Known patterns identification

One of Malcat’s main goals is to quickly assess for a given file what it is made of. A way to achieve this goal is to look at known code and/or data patterns inside of files. This can quickly give analysts hints on what the file is capable of doing, or point them to interesting locations. Currently, Malcat features tow know pattern scanners: a Constant scanner to locate well-known data, and a FLIRT signatures scanner to identify known library functions. More will be added in the future.

Constant scanner

Malcat scans for a large variety of know constants during analysis. By constant, we mean any fixed-size byte sequence representing a known data. They can range from known GUIDs, to API hashes, cryptographic numbers, compiler strings, etc. Ide

The constants database is located inside the constants/ subdirectory of both the Data directory structure (Malcat’s default database) and the User data directory (your own database). Malcat’s default database currently contains something around 400 000 constants.

Adding your own constants

Coming soon

FLIRT signatures

FLIRT signatures have been developed by the team behind IDA in order to identify library functions statically linked inside a program. This is kind of a reverse-engineering industry standard nowadays and is very helpful when reverse engineering big applications lacking any kind of symbols.

Adding your own FLIRT signatures

Aadding your own FLIRT signatures is very easy: put any .sig file in the flirt/ subdirectory of your User data directory, hit Ctrl+R and you’re good to go. You will notice that in Malcat there is (currently) no option to manually apply a FLIRT signature to a file. By default, FLIRT signatures are automatically applied to every analyzed program. Why? First, because we want Malcat to be beginner-friendly, and beginners are often overwhelmed when asked to chose the right FLIRT signature to analyse their file.

Second, Malcat has been designed to be fast. Opening a file should be almost immediate. Manually choosing a signature file using a dialog goes somewhat against this philosophy. If you don’t want your FLIRT signature to be applied to every new file, you can specify a precondition for your FLIRT signature instead.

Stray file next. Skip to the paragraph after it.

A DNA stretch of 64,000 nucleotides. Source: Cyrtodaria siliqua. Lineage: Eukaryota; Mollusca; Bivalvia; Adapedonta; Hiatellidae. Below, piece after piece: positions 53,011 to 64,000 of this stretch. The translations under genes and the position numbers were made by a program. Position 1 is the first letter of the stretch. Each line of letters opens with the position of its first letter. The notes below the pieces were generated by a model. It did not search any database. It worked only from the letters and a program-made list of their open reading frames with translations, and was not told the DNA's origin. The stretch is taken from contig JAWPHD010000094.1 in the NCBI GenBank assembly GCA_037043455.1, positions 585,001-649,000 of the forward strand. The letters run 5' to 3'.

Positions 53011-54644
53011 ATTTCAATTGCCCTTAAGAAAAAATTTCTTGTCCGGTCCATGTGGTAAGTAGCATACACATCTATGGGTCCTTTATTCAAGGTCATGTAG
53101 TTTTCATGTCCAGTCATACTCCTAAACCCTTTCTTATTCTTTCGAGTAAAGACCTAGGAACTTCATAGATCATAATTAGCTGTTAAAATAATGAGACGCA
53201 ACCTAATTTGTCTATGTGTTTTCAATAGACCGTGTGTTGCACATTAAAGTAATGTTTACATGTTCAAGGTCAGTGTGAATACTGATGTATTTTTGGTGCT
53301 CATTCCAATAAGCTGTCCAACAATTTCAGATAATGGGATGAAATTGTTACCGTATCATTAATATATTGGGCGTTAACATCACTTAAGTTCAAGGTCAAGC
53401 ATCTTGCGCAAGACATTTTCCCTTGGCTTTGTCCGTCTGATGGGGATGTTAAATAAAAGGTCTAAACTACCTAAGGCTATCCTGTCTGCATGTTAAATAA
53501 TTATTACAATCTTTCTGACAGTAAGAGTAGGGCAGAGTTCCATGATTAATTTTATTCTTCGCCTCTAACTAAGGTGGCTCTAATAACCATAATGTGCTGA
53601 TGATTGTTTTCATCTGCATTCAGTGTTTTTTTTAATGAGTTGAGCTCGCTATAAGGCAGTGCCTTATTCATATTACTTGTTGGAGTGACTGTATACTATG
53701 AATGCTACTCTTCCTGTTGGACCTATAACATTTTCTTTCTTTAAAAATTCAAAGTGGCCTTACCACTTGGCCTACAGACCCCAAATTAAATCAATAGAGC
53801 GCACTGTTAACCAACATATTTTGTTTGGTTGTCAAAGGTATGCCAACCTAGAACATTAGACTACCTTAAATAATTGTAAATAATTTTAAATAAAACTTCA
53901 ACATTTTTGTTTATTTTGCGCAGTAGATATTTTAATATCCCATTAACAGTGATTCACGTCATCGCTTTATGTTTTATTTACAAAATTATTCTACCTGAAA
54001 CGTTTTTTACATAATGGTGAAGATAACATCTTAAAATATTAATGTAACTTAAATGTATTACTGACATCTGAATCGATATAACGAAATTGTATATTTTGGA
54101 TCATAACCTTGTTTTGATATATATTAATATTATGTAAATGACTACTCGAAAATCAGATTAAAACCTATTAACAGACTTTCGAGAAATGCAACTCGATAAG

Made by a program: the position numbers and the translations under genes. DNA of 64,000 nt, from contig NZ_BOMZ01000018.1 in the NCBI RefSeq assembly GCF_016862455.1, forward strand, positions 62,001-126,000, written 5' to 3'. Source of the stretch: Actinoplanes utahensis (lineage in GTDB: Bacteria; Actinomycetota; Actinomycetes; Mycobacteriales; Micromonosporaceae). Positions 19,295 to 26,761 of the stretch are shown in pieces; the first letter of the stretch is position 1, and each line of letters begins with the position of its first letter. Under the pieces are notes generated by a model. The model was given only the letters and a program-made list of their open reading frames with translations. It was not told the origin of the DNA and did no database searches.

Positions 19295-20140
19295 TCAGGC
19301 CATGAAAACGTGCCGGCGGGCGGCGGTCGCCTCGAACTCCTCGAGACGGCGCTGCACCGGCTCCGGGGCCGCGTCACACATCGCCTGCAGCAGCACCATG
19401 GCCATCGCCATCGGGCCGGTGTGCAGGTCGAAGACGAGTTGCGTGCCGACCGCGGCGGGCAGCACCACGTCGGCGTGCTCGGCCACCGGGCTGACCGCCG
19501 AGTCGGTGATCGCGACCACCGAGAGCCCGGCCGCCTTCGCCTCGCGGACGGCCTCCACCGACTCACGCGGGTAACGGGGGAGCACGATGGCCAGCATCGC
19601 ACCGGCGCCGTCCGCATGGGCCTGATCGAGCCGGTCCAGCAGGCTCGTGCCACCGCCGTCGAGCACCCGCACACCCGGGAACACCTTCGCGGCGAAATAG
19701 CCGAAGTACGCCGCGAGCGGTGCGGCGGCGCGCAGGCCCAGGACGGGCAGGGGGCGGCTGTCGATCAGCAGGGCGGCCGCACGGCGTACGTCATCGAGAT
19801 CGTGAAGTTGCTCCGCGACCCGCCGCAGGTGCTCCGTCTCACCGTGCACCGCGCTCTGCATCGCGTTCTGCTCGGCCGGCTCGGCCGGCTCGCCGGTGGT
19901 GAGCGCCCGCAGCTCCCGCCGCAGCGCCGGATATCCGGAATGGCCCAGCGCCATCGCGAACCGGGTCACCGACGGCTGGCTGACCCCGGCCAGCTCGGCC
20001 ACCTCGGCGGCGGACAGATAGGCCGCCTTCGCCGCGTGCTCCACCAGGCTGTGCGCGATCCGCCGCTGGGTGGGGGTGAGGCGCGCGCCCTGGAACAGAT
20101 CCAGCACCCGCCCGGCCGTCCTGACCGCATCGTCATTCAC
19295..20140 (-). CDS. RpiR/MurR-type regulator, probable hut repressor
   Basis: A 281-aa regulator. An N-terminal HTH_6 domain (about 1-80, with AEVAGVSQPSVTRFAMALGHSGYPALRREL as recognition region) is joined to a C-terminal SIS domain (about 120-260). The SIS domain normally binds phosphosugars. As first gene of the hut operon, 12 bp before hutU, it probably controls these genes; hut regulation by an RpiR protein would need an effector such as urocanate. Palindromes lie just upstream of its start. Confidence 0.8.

FLIRT signatures precondition

FLIRT scanning comes at a (small) cost: for the big MSVC FLIRT signatures for instance (that is two .sig files of about 5 MB zipped), it takes 500ms to scan a moderate-sized PE program. If Malcat would blindly apply these FLIRT signatures every time to all newly analyzed files, we fear that users would run into two issues:

  • Analysis times would become somewhat noticeable, in particular if you add a lot of FLIRT signatures to Malcat

  • You will see false positives, i.e. wrongly-identified methods, since FLIRT signatures are far from fool-proof

In order to tackle these issues, every FLIRT signature myflirt.sig may be accompanied by a precondition file with the .precond extension, e.g. myflirt.precond. This file should contain a single python lambda expression that will be evaluated by Malcat at runtime. If this expression returns true, then the FLIRT signature will be applied to the file, otherwise the signature files will be ignored.

The python precondition has access to some of the Malcat’s python bindings. Since FLIRT scanning is performed pretty early in the analysis pipeline, the python code will have only access to:

For instance, here is the precondition for the MSVC flirt file:

"RichHeader" in malcat.struct

Any PE file having a Rich header will apply the MSVC flirt signature. But you can have more complicated preconditions. Here is the one for libcurl_x86.sig for instance:

analysis.architecture == malcat.Architecture.X86 and \
    ".rdata" in and \"CLIENT libcurl",[".rdata"].phys,
        min([".rdata"].phys_size, 10000000)

Using python as a language for preconditions should give you, the users, enough control over your FLIRT signatures.